How is this only my fourth book review? Need to step up my game here!
This is the second Infinite variety book club read that I've taken part in, the first being Stardust by Neil Gaiman.
I've rated this book 2.4/5.
Yep 2.4, because overall I just wasn't that impressed. It was quite difficult for me to really get into it properly for, say, about 60 pages. I just felt that I was waiting and waiting for a while, y'know? Part of that I think was to do with the style of prose. Sabatini's sentences simply went on and on and on. Sometimes taking up whole paragraphs. I found this lengthy prose quite hard to settle into but I did persevere.
Now, don't be quick to judge. People read for a number of reasons. My primary reason is that I enjoy reading new things. Normally if I'm not enjoying a book then I stop reading. It ain't rocket science. In this case I decided to keep reading on.
Thankfully, as the book went on, I enjoyed it more and more, which I'm glad about. I really was tempted to leave it after the first 50 pages or so.
The book redeemed itself with its lovely characters, however. Andre-Louis is charming and captivating. He makes a bold proclamation against one of society's most privileged, in the name of friendly honour.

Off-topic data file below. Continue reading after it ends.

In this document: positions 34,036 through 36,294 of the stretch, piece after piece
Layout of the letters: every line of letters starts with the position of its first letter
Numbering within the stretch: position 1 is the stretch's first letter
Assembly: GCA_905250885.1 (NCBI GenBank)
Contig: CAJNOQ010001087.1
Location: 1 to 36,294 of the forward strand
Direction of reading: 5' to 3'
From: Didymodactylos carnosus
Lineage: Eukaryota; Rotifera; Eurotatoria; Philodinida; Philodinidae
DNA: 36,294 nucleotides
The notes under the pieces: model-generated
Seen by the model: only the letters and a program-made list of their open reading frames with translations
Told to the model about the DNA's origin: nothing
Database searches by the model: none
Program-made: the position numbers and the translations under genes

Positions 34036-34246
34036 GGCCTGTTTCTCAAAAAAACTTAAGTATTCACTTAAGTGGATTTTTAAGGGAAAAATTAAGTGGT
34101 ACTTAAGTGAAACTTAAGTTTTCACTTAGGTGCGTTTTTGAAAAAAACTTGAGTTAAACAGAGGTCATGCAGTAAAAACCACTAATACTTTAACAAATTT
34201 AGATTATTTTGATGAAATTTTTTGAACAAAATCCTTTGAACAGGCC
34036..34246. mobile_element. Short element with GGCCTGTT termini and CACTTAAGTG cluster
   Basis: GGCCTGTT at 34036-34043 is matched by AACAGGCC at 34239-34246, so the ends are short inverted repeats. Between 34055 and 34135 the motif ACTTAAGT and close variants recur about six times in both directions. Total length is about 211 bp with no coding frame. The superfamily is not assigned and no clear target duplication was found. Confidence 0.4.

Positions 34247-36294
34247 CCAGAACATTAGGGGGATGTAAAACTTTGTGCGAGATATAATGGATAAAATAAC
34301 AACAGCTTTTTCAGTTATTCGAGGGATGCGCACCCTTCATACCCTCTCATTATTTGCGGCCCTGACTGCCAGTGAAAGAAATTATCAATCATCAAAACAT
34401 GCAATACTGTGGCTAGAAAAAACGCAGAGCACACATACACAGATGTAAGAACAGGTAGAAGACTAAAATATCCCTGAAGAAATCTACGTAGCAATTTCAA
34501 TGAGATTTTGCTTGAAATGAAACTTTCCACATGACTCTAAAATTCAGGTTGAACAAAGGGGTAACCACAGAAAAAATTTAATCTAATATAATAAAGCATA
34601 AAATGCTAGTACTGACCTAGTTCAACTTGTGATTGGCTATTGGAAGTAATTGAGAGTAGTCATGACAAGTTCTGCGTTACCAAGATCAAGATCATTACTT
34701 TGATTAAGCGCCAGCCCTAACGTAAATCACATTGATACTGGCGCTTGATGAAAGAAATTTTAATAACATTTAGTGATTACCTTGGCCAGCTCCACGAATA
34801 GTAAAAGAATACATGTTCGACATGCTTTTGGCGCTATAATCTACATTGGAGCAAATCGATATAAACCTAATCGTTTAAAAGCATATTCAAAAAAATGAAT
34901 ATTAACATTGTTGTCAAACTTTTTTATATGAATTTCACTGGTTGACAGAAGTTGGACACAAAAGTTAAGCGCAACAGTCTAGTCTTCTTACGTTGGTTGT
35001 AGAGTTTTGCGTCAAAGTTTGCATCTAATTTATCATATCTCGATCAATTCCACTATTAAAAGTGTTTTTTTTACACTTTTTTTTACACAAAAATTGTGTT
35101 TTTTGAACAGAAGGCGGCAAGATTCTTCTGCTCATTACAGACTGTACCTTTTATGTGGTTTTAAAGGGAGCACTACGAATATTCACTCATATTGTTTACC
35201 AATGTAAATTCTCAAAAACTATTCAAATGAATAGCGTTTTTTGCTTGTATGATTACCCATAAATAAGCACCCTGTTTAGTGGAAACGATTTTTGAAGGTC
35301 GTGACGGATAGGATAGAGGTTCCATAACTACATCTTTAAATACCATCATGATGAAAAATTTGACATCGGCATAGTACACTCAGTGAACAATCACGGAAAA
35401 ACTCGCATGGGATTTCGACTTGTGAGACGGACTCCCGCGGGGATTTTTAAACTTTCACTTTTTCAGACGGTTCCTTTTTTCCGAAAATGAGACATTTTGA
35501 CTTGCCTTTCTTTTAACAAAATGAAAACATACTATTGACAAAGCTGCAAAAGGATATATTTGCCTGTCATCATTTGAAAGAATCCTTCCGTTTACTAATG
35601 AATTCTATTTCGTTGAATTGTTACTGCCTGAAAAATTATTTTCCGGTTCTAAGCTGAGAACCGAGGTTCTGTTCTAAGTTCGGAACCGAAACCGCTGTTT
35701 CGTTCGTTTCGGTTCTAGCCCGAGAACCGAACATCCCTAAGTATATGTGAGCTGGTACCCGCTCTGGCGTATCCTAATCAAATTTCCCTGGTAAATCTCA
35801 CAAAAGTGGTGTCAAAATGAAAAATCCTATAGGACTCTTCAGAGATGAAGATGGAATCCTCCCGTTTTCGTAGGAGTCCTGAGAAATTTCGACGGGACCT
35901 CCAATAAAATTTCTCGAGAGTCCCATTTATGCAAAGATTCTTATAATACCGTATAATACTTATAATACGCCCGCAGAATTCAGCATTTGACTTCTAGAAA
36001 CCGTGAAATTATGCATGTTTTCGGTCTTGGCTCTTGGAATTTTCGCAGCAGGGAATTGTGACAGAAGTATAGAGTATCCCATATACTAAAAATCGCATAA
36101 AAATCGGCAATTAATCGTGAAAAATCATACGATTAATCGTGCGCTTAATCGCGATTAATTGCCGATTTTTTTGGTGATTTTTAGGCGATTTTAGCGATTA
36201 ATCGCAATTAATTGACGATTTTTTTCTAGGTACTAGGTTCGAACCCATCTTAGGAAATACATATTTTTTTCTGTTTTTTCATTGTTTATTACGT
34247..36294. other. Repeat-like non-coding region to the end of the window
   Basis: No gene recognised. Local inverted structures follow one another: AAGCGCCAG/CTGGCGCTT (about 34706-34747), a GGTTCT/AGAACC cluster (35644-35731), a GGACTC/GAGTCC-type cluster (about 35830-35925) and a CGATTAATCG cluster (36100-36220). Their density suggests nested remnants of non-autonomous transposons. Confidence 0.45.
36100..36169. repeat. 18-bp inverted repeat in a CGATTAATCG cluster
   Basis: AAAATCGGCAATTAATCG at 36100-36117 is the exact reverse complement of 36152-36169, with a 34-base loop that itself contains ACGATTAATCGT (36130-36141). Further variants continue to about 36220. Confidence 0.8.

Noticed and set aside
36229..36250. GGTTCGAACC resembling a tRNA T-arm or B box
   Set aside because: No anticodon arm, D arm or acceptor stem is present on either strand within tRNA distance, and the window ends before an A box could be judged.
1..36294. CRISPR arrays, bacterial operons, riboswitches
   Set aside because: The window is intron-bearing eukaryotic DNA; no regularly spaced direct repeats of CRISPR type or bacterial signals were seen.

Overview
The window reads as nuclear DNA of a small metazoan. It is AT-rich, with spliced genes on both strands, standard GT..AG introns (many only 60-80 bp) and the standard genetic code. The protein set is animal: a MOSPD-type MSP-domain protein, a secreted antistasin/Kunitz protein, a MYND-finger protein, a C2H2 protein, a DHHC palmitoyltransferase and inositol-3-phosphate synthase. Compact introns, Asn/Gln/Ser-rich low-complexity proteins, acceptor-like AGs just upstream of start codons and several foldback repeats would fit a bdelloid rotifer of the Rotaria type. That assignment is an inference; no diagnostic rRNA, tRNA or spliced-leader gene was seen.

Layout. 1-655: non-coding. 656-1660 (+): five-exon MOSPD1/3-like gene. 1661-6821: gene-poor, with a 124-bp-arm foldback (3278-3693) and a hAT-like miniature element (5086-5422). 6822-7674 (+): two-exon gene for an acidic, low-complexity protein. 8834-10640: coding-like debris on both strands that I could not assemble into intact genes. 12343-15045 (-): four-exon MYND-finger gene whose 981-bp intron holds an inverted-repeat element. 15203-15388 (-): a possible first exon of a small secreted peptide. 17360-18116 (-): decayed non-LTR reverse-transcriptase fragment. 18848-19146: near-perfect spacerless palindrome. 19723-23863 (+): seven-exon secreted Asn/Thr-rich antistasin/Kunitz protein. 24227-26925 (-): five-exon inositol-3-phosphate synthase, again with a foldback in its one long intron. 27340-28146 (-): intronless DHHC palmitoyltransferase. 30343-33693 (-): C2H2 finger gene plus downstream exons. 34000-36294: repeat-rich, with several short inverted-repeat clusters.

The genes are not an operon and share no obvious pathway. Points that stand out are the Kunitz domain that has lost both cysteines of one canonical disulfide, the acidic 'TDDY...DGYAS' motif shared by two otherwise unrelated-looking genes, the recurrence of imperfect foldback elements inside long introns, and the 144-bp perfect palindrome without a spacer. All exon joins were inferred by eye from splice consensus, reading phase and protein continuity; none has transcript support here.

Naturally this backfires and its there that we follow this character as he attempts to avoid his own retribution.
Aline, is probably my favourite character. In the time period the book is set, (approximately the French Revolution) it takes serious guts to take control of your own marriage prospects and then potentially messing up those prospects. I found her to be both refreshing and innovative within the confines of the story.
Although it's a book I've wanted to read in the past, I chose to do so in conjunction with October's Infinite Variety Bookclub. I think, this more than anything made me read on. It's nice to think that I've benefitted from taking part of this month's read.
Overall, I've really enjoyed having this to read on my commute (train portion). I would recommend Scaramouche to someone else, but more as a curiosity and less for the simple pleasure of reading.
Have you read Scaramouche? What did you think?